LOCALLY-OWNED LYMA Consulting Engineers made history in July this year as part of a consortium that was awarded the lucrative M445 million contract for the design and construction supervision of the Polihali Dam for the next 18 months.
While the involvement of locals has in the past been mostly been limited to just provision skills as employees, LYMA Consulting Engineers broke new ground as part of the consortium that won the biggest tender awarded so far in the Phase II of the Lesotho Highlands Water Project.
Business Journal (BJ) Reporter, Bereng Mpaki, recently spoke to LYMA Director and Head of Engineering, Thabo Mathibeli (TM), on this momentous breakthrough for local businesses and below are excerpts of the interview.
BJ: Who are LYMA Consulting Engineers?
TM: LYMA is a Lesotho registered consulting company, specialising in advisory services in the construction industry. We are currently focusing on civil and structural engineering consultancy. This includes buildings, roads and storm water, water and sanitation including sewer installations.
Our clients are in the public and private sectors in Lesotho.
The company was established in 2008 by three local engineers who came together to share their skills. The three are Sekhoane Lithakong, Mohapi Jessie and myself. All three of us are professional engineers with degrees in civil engineering from various universities.
We are all Basotho directors with an almost equal shareholding. The company is 100% Basotho-owned.
LT: Which are the notable projects that LYMA has previously been involved in?
TM: We are a relatively young but ambitious company. Currently we are engaged in two private developments which we cannot divulge since they are still at a sensitive and confidential stage.
One notable engagement was in the Millennium Challenge Account (MCA) projects for the construction of public clinics across the country. This was under sub-consultancy and partnering arrangements with other Basotho consultants.
Of course, the LHWP is our biggest to date and we believe this is an opportunity for the local sector as a whole.
BJ: How did LYMA come to be part of Matla A Metsi JV consortium?
Matla A Metsi JV consists of GIBB (from South Africa), Mott MacDonald (UK and SA), Trectabel (France) and ourselves.
All of us have experience in the previous phase of the LHWP.
For instance, I worked at the Mohale Dam from the beginning until its completion. Ntate Lithakong also worked at the dam during supervision, and Ntate Jessie worked at the LHDA head office. Our CVs speak for themselves. Foreign companies looking for solid experience noticed us for this reason. Our experience also exposed us to valuable business networks outside the country. All our foreign partners have experience in these projects as well. That’s how we were able to get into a relationship.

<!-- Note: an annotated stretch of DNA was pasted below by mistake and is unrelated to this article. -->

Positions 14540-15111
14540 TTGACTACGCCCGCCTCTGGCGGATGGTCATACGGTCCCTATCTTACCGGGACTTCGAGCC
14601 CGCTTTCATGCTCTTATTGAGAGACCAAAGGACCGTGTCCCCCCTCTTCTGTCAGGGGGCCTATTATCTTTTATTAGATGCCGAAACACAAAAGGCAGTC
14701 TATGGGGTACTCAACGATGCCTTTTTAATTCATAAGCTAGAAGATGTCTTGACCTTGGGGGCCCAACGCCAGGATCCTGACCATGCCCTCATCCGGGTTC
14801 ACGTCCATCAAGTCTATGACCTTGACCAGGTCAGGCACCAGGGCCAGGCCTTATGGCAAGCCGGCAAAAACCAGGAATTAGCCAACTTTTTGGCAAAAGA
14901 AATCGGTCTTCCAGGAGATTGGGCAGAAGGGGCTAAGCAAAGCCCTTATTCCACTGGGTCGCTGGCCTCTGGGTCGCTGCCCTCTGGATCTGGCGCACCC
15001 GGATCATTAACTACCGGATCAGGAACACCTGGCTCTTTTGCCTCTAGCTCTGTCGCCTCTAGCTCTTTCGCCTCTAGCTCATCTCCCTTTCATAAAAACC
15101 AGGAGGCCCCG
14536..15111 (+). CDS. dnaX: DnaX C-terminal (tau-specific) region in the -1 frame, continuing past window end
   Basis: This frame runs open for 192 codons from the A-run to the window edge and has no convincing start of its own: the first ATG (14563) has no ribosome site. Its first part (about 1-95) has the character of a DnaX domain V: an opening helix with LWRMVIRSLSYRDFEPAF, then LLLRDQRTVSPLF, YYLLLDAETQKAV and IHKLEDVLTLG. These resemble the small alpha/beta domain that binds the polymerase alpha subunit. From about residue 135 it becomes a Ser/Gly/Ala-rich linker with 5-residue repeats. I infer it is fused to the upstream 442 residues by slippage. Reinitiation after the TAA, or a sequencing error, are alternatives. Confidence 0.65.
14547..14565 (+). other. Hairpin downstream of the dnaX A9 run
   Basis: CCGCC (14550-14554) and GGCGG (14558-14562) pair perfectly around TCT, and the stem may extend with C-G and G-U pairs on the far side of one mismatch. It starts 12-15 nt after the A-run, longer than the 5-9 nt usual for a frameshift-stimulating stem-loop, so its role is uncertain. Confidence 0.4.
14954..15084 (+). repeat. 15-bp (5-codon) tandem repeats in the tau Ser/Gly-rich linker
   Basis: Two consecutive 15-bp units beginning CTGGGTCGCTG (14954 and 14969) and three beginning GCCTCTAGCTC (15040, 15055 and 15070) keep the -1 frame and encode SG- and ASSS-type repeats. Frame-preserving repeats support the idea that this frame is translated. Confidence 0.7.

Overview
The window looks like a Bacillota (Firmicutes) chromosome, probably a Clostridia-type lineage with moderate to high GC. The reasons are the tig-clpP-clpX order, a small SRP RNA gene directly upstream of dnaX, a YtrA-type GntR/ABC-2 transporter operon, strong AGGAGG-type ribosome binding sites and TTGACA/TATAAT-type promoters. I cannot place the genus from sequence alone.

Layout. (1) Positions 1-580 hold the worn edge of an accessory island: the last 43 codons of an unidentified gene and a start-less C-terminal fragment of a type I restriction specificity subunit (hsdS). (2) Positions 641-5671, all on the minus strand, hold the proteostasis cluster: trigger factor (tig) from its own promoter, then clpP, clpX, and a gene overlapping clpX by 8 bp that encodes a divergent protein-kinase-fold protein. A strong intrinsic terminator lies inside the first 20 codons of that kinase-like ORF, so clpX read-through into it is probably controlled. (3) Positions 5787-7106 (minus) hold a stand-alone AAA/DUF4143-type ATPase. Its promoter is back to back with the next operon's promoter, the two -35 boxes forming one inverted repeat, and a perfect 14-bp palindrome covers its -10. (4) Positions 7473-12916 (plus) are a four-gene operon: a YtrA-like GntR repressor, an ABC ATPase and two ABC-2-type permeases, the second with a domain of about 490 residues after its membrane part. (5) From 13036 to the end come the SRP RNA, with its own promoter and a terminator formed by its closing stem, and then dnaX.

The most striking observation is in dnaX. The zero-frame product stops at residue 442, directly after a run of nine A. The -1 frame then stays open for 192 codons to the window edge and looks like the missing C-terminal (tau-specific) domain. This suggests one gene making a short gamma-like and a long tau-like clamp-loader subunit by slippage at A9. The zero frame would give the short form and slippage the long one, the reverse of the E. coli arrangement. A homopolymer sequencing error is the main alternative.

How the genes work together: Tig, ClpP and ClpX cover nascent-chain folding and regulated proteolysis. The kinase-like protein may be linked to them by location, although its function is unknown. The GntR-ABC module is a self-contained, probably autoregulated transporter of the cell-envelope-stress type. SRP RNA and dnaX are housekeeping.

For instance, Trectabel were the specialist design engineers for Katse Dam, GIBB have just completed Metolong Dam as lead engineers. Mott MacDonald has a long history of tunneling during Katse and ‘Muela projects.
BJ: How much stake does LYMA has in the consortium?
TM: We have seen media reports saying we have 18% of the contract and I don’t know how this was derived. Government and the LHDA insisted on certain minimum stake for all competing consortia. This was to allow Basotho companies meaningful participation in the project. So, what I can tell you is that we have a minimum of 15 percent shares in the consortium.
BJ: Have local companies been involved in the Lesotho Highlands Water Project at this level before?
TM: Skilled Basotho have been involved in the project in the past but not at this level. This is because the LHDA reviewed the conditions to allowed greater participation of locals and we believe this is a good development.
So, for us to be commanding a minimum of 15 percent in a consortium tasked with the job of designing and construction supervision of the Polihali Dam, it is the first time it is happening in this country.
BJ: What does it mean to LYMA to be part of the big contract to design the Polihali dam?
TM: LYMA is very proud to be part of this project. This country has objectives to develop and retain world-class skills when this project is complete. Some of us were trained under the auspices of the project in our formative years as professionals. Seeing that it is possible to participate in this project at a higher level is beyond belief.
BJ: How is your involvement in this contract likely to impact on the company’s future prospects?
TM: On the business side, it is not a straightforward certainty to predict the future, especially in terms of profitability and such things.
However, this project will strengthen our profile for future prospects. We have aspirations to go international in future and this project will enhance our profile so that we can compete outside the country.
BJ: How has LYMA contributed to Lesotho’s economic development?
TM: All companies pay taxes but for us this is not the end. Skills development is central to what we want to contribute ultimately. Poor countries need to focus more on developing the national human capital in order to compete on the global stage. Lesotho is at a unique stage in its history to capitalise on a project such as the LHWP. As we grow, we will invest more in developing the technical skills of Basotho.
For now, though we will begin with meaningful job creation. We will strive to employ as many locals as the project allows us to make an immediate impact.
BJ: When will the implementation of the Polihali contract begin?
TM: We are still mobilising and we hope to be ready by the beginning of October this year.